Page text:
^{1}, Liang Huang

^{1,2}, Ying-Cheng Lai

^{1,3,4}, Celso Grebogi

^{4}and Louis M. Pecora

^{5}

### Abstract

Chaos has long been recognized to be generally advantageous from the perspective of control. In particular, the infinite number of unstable periodic orbits embedded in a chaotic set and the intrinsically sensitive dependence on initial conditions imply that a chaotic system can be controlled to a desirable state by using small perturbations. Investigation of chaos control, however, was largely limited to nonlinear dynamical systems in the classical realm. In this paper, we show that chaos may be used to modulate or harness quantum mechanical systems. To be concrete, we focus on quantum transport through nanostructures, a problem of considerable interest in nanoscience, where a key feature is conductance fluctuations. We articulate and demonstrate that chaos, more specifically transient chaos, can be effective in modulating the conductance-fluctuation patterns. Experimentally, this can be achieved by applying an external gate voltage in a device of suitable geometry to generate classically inaccessible potential barriers. Adjusting the gate voltage allows the characteristics of the dynamical invariant set responsible for transient chaos to be varied in a desirable manner which, in turn, can induce continuous changes in the statistical characteristics of the quantum conductance-fluctuation pattern. To understand the physical mechanism of our scheme, we develop a theory based on analyzing the spectrum of the generalized non-Hermitian Hamiltonian that includes the effect of leads, or electronic waveguides, as self-energy terms. As the escape rate of the underlying non-attracting chaotic set is increased, the imaginary part of the complex eigenenergy becomes increasingly large so that pointer states are more difficult to form, making smoother the conductance-fluctuation pattern.

Controlling quantum-mechanical systems is generally a challenging problem in science and engineering. In this paper, we exploit the idea that chaos may be used to harness certain statistical features of quantum transportdynamics. While previous works elucidated the basic physics underlying the effect of chaos on quantum transport, we propose a scheme that can be implemented experimentally to systematically harness conductance fluctuations associated with quantum transport through nanostructures. Our idea can be illustrated by using a Sinai-type of open billiard quantum dot(QD), where a central circular region forbidden to classical trajectories can be generated by applying a relatively high gate voltage, and the size of the region can be controlled in a continuous manner. Since the system is open, chaos in the classical limit must be transient. We demonstrate for both non-relativistic (semiconductor two-dimensional electron gas(2DEG)) and relativistic (graphene) quantum-dot systems that, when the radius of the central potential region is varied so that the characteristics of the corresponding classical chaotic dynamics are modified, the quantum conductance-fluctuation patterns can be effectively modulated. While a semiclassical argument based on previous works on quantum chaotic scattering can be used to explain qualitatively the role of classical transient chaos of different dynamical characteristics in affecting the conductance fluctuations, we develop a formal theory based on the concept of self-energies and the complex eigenvalue spectrum of the corresponding generalized non-Hermitian Hamiltonian. The emergence of narrow resonances can be related to the magnitude of the imaginary part of the eigenvalues, and we obtain an explicit formula predicting the form of the narrow resonance. Our theory indicates that the role of continuously varying chaos in the classical limit lies in removing successively the eigenvalues with extremely small imaginary parts. Our results suggest a viable way to harness quantum behaviors of nanostructures, which can be of interest due to the feasibility of experimental implementation of our scheme.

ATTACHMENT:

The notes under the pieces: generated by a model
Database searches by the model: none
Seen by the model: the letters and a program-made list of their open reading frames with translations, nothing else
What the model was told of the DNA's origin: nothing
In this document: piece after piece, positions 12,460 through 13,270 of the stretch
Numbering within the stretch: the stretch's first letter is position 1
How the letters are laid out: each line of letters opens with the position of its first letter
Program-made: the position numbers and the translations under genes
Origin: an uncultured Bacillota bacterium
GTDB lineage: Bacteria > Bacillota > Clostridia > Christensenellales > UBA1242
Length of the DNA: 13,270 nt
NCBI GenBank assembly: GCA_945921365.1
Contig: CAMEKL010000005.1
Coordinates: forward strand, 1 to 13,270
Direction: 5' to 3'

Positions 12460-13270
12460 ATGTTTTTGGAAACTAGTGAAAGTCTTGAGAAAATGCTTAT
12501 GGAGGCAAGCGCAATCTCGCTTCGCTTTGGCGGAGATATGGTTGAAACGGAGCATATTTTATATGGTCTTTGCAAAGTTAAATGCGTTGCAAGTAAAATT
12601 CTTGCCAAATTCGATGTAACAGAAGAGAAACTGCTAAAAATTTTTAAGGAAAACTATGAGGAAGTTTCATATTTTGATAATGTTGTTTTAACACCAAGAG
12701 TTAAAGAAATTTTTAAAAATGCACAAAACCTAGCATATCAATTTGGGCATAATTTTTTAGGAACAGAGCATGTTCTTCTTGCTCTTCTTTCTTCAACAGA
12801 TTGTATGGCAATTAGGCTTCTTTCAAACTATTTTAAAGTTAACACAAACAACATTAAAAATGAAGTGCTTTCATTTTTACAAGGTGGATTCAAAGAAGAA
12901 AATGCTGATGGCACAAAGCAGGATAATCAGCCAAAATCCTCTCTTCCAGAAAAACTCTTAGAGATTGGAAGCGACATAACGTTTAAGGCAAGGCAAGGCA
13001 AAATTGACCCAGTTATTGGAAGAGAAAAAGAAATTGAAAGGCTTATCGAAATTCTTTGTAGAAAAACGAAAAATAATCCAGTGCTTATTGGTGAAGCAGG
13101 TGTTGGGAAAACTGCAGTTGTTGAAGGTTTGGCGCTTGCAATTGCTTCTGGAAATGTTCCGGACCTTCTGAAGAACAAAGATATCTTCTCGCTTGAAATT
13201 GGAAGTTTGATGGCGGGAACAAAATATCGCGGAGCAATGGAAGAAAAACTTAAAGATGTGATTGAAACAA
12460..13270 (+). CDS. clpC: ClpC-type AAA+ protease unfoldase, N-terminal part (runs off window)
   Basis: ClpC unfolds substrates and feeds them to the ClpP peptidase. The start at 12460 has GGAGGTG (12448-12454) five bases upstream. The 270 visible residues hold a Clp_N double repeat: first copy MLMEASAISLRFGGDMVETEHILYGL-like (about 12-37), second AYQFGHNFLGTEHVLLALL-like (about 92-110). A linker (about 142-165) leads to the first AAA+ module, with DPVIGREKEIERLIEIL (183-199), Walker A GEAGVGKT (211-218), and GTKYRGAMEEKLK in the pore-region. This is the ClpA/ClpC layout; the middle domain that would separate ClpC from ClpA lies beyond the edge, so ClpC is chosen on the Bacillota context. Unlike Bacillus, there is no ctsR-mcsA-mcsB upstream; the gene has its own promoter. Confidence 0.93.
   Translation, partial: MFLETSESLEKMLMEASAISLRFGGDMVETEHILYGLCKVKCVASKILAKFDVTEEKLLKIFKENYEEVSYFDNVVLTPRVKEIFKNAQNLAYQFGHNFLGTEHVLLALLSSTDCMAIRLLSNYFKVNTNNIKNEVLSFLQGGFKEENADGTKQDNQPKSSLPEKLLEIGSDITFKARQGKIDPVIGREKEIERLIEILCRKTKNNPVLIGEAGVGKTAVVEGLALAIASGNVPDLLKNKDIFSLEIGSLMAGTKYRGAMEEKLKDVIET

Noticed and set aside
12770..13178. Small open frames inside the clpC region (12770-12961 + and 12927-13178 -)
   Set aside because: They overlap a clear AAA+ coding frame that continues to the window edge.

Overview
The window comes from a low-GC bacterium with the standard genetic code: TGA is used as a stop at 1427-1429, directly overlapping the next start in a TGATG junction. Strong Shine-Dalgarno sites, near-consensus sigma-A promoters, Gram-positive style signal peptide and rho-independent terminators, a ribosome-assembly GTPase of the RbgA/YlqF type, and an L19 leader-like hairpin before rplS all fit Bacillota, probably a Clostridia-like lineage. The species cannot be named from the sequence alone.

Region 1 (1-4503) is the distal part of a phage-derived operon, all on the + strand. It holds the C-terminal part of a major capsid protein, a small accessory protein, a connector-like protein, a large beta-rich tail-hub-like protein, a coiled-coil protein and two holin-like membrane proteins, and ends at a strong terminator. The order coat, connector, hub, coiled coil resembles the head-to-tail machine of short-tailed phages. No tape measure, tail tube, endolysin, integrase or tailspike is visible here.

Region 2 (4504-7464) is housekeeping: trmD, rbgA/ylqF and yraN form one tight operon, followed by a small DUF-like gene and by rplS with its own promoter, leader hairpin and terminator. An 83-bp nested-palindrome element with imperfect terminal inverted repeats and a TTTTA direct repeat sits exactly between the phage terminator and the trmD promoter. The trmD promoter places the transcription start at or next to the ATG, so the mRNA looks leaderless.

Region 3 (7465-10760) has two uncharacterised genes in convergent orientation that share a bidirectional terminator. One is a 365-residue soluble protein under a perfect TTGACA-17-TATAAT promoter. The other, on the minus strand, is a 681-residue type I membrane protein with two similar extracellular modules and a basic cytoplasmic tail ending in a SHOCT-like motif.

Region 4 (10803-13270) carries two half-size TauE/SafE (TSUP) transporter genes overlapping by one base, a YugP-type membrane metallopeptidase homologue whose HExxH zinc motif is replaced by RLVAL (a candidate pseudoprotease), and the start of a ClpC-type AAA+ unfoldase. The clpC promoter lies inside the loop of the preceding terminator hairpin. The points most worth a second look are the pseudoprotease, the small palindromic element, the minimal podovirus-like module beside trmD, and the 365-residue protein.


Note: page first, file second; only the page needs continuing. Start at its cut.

We thank P.-P. Li for assisting in generating Fig. 4. This work was supported by AFOSR under Grant No. FA9550-12-1-0095 and by ONR under Grant No. N00014-08-1-0627. L.H. was also supported by NSFC under Grant No. 11005053.

I. INTRODUCTION

II. PROPOSED EXPERIMENTAL SCHEME AND COMPUTATIONAL METHOD

III. NUMERICAL RESULTS

IV. THEORY

V. CONCLUSIONS

### Key Topics

- Chaos
- 49.0
- Quantum dots
- 37.0
- Quantum chaos
- 25.0
- Quantum transport
- 20.0
- Quantum fluctuations
- 17.0

## Figures

Schematic illustration of a possible experimental scheme to harness transport through a semiconductor 2DEG quantum-dot system, where 2DEG is formed at the GaAs/Al_{0.3}Ga_{0.7}As hetero-interface. The heterostructure sits on a substrate (purple), covered by 300 nm SiO_{2} (blue) and contacted by Au/Cr (yellow). By applying a suitable gate voltage to generate a *circular forbidden region* (for classical orbits) at the center of the device, the resulting closed system is a Sinai billiard. Open quantum-dot system can be formed by attaching leads to the billiard system. In this paper we place the leads in the middle of the dot, as shown in the second row. Similar idea can be applied to graphene systems.